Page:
What Are The Environmental Effects Of E-Waste Pollution?

E-Waste Pollution

December 28th, 2021   |   Updated on June 28th, 2022

By this point, everyone is probably familiar with recycling and how important it is to our environment.

Every week, you probably collect your papers and plastics and place them outside for collectors to take away for proper disposal.

Well, the same applies to electronics. Everything electronic that you own probably has some metal or other element in it that would become harmful if it got into a landfill or other place in the environment and spent enough time there.

Over time, those elements can start leaching out and into the soil, where the pollution starts and spreads.

Yes, there are plenty of e-waste recyclers out there working hard to do the right thing for the Earth, but they need your help. We all need to do our part.

But first, some education: what are the environmental effects of e-waste pollution? Let’s get into it.

1. Groundwater Pollution

Groundwater pollution is at the top of most lists of e-waste hazards, and for good reason. Electronic waste that’s thrown away may ultimately end up in a landfill in the United States or, often, in some developing country that doesn’t have the same refuse standards that developed countries have.

If computer parts end up in a poorly maintained landfill somewhere, their metals can seep into groundwater and ultimately come to poison the local groundwater with nickel, cadmium, and lead.

If humans or animals drink that water, they can become sick with diseases such as cancer. That’s reason enough to start recycling.

2. Soil Pollution

As you might expect, if e-waste can pollute groundwater, it can pollute soil, as well. Those same heavy metals and other hazardous materials from broken-down electronics can seep out into the Earth and poison the soil.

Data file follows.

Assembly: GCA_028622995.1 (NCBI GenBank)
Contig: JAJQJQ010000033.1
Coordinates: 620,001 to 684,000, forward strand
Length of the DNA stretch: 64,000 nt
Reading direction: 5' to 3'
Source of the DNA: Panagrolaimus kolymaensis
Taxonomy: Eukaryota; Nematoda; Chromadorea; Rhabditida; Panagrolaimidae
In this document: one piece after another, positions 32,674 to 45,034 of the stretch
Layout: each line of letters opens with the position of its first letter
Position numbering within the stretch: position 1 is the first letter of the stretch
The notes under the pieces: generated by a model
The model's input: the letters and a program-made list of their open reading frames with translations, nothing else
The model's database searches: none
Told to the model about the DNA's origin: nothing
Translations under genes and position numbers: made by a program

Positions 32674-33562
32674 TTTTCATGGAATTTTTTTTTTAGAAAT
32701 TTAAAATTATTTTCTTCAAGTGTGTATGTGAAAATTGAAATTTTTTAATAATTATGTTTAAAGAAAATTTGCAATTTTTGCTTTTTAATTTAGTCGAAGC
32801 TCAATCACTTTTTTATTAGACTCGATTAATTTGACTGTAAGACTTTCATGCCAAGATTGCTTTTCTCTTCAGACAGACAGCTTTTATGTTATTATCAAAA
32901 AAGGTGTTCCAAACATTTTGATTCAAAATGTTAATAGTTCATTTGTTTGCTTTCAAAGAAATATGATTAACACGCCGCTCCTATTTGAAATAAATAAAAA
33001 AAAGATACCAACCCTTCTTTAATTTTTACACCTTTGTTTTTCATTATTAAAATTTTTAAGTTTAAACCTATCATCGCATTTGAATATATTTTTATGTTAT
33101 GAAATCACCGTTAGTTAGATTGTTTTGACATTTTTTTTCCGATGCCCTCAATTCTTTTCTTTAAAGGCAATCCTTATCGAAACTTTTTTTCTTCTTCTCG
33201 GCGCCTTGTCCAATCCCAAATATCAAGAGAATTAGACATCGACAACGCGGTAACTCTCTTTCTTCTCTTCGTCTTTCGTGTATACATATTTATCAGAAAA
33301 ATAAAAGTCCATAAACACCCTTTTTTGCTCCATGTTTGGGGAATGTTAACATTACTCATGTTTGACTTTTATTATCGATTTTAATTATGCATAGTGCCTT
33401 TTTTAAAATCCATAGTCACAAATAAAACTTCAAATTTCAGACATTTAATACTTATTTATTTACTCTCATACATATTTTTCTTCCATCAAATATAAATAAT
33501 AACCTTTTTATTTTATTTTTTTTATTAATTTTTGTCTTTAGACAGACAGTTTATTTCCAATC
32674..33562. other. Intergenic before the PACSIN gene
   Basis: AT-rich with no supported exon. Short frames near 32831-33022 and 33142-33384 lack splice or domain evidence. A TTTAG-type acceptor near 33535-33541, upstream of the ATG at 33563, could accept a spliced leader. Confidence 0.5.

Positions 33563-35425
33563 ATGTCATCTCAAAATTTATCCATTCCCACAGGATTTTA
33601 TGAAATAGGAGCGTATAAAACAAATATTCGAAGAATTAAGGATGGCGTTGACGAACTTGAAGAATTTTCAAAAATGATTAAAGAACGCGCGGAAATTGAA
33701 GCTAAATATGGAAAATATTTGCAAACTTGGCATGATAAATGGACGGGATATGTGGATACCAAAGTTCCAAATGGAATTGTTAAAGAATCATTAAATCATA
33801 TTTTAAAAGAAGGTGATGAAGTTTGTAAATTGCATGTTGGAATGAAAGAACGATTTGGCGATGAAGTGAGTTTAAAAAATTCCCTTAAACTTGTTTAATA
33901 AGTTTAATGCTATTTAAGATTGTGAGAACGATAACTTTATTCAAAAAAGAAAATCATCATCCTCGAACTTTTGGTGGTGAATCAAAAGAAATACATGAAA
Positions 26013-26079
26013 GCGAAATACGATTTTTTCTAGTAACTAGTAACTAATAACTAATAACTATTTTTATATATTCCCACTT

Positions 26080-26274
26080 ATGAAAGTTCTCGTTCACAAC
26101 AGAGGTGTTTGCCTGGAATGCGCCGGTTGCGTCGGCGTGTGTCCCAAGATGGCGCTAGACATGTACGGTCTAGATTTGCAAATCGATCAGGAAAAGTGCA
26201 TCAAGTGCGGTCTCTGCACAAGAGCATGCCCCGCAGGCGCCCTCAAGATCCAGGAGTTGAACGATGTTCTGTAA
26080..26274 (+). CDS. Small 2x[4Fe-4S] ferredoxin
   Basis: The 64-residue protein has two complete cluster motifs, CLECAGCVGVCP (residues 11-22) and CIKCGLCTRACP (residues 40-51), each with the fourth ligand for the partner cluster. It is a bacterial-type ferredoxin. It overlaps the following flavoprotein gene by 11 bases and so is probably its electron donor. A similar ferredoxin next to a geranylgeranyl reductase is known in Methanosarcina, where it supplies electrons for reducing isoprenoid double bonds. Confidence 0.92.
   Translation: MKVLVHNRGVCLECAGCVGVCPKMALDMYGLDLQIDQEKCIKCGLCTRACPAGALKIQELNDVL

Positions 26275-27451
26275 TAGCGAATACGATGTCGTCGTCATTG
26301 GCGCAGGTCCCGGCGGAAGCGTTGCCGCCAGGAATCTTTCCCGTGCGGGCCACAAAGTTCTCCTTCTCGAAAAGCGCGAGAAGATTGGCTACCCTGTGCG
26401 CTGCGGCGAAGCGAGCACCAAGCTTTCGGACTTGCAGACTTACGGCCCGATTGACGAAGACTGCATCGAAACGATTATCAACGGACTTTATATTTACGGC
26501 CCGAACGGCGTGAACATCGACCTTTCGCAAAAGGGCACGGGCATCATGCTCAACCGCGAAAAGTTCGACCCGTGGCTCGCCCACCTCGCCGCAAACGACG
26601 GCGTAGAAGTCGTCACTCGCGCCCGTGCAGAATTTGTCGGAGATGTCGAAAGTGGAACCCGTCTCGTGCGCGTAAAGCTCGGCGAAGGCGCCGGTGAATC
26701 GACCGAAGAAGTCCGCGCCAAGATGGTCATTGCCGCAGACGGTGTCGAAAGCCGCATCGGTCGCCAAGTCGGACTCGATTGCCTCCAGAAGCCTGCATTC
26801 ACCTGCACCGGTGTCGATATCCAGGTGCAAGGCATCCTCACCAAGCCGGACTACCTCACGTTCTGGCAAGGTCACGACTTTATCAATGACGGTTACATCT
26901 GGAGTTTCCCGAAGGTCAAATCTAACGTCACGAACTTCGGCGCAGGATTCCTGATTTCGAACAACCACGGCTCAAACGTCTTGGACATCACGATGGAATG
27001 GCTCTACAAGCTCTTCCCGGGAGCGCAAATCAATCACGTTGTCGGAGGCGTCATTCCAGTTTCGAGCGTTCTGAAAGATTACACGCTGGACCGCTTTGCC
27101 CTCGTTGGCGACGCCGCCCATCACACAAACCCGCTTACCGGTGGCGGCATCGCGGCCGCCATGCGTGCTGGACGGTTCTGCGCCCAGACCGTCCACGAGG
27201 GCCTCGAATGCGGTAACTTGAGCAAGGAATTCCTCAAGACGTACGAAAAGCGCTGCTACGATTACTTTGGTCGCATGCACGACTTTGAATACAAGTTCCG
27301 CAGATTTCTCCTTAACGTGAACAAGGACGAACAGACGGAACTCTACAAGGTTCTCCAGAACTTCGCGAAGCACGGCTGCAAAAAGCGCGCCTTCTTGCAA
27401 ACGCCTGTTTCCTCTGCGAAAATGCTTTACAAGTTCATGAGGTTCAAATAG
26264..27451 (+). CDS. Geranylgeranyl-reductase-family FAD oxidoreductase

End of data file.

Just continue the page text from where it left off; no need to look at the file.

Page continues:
That can harm or kill the plants, trees, and other vegetation in that particular ecosystem, thereby taking whole populations down with them.

Those green areas would probably die, and animals that called those areas home would have to relocate or become lost.

None of this is good for the environment.

3. Air Pollution

Finally, you guessed it: air pollution follows from e-waste in landfills, too. Why? It’s because landfills often burn garbage to get rid of it, and when the poison components of electronics are burned, they release those chemicals and other materials into the air.

Not only are those fumes harmful to breathe, but they can contribute to the Earth’s greenhouse effect, which warms up the planet in the ongoing climate change crisis.

Overall, e-waste ending up in a landfill is a recipe for all kinds of hazards to the environment and human and animal health. Recycling is the responsible way to help prevent this.

Recycling also makes you feel better about getting rid of your old devices. Instead of having them sit around your house, taking up room, why not give them to someone in need or have them turned back into manufacturing parts? At least these things keep them out of the Earth, where they would do the most harm.